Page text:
Are THC potency caps in our future? It’s a tricky conversation to have. As of right now, there are no laws in Arizona that limit or restrict THC potency levels on cannabis products.

In 2020, Arizona lawmakers attempted to introduce a bill that would limit THC potency levels, but was quickly scrapped.

Current limitations and regulations in place pertain to the amount of cannabis one can purchase in Arizona, along with limitations on edible dosages and potency levels.

In fact, the only state with a THC potency cap for recreational consumers is Vermont. There, the law states that cannabis concentrates cannot exceed 60%, while flower cannot be above THC levels of 30%.

This piece of legislature has been in and out of political conversation, with officials divided on whether to keep the cap in place. A study from the Vermont Cannabis Control Board found that lower potency concentrates may sometimes add filler into the products that may have negative health effects. The study also pointed to the importance of adequate education to consumers.

States such as Florida, Colorado, Washington, Montana and Massachusetts have toyed with passing such legislation — but not without controversy. A leaked version of a bill aiming to limit THC to 15% for medical and recreational shoppers in Colorado received so much pushback, it was eventually shelved.

MJBiz Daily reported that the bill would have made 65% of products already on the market illegal.

My own experience as a budtender has continued to point to the common desire for high testing THC products. It’s a never-ending cycle. The more you consume products that are higher in THC, the higher your tolerance may get.

According to a 2022 study from The Lancet Psychiatry, THC levels in cannabis have increased by 0.29% from 1970 to 2017. Researchers took data from 20 studies, a number that included roughly 120,000 people who use cannabis. Analysis proved that people who experienced cannabis-related psychosis were more likely to have consumed products with higher levels of THC, along with an increased likelihood to become addicted. Those who consume THC products with lower potencies were found to be less at risk.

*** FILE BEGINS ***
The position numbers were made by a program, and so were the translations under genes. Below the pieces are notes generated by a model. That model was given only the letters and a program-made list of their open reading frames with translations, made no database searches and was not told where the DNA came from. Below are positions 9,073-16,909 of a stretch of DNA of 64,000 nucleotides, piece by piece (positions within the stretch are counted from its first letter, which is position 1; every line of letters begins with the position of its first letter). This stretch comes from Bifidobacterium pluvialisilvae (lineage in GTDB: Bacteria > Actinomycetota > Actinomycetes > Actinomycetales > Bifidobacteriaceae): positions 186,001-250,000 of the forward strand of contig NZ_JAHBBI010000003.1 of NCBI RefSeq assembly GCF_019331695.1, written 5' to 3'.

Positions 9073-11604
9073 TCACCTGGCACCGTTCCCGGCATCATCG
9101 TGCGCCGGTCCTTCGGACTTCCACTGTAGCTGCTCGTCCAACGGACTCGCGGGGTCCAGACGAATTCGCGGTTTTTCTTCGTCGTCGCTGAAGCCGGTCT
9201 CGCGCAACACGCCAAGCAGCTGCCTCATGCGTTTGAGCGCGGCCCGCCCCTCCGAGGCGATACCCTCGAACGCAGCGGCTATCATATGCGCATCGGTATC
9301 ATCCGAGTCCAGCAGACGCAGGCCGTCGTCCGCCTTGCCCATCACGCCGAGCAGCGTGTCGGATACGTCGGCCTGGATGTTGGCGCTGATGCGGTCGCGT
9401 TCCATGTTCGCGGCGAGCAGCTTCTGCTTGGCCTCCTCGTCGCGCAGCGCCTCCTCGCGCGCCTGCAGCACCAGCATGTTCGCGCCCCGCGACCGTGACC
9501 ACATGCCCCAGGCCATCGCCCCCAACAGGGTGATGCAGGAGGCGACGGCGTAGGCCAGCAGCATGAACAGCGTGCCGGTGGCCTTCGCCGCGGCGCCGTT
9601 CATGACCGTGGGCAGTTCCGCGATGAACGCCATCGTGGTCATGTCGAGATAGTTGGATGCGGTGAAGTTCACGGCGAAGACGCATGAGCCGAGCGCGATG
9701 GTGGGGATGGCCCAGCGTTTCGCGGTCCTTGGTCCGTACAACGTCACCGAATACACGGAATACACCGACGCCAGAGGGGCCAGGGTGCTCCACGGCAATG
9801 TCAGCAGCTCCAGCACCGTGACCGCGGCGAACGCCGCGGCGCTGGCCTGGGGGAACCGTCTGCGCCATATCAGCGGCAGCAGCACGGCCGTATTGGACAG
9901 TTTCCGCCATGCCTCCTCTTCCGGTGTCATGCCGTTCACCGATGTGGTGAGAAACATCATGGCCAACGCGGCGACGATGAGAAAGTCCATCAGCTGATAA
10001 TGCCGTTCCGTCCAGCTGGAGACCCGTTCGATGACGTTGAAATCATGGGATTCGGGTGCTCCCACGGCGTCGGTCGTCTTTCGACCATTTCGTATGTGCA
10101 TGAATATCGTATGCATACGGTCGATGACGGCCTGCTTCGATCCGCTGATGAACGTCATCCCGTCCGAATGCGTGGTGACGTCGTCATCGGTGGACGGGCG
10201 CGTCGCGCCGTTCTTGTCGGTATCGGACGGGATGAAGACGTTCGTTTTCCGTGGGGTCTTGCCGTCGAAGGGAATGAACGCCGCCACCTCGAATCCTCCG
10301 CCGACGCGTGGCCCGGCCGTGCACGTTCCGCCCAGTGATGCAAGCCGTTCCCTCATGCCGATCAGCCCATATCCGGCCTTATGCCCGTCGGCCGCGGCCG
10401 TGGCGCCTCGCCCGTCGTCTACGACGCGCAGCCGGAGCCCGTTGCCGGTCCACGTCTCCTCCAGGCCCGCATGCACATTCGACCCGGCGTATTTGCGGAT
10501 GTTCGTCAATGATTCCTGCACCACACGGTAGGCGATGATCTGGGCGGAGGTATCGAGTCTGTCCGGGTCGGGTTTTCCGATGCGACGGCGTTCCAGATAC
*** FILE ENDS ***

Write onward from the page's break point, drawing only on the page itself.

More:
Another integral aspect of the legalization of cannabis is harm reduction. People aren’t going to stop searching for the highest-testing cannabis product just because it doesn’t exist on the shelves. As with many others, I fear that by placing limitations on products, people will look for them elsewhere.

I’ve written about the illicit cannabis market that exists heavily onlinez; There’s a plethora of seedy digital THC hubs. THC products from the black market have been previously linked to alarming health concerns, namely the 2019 vaping crisis, in which 68 people died and more than 2,800 people were hospitalized.

Opponents of THC potency caps argue that these policies would signal a new era of unregulated black market THC products. Via Politico, Morgan Fox, spokesperson for the National Cannabis Industry Association, echoed these concerns, stating that “high-potency products like concentrates — there’s significant demand for them among cannabis consumers. If you make it so that regulated producers are no longer able to produce these, that market is going to go completely underground.”

Of course, as marijuana’s legality continues to shift throughout the country, the debate over potency levels is here to stay. Maybe that’s a good thing.

Much of the science surrounding cannabis is caught in the crossfire of its classification as a Schedule 1 drug, leading to barriers when it comes to conducting research.

The National Academies of Sciences, Engineering and Medicine affirmed this in a 2017 study, noting that the classification of marijuana as a Schedule 1 drug “impedes the advancement of cannabis and cannabinoid research” as it is difficult for scientists to gain access to cannabis in the quantities and qualities needed.

What’s to happen in the years to come is anyone’s guess. But the answer seems to be intrinsic within finding a balance in both the political and scientific spheres.

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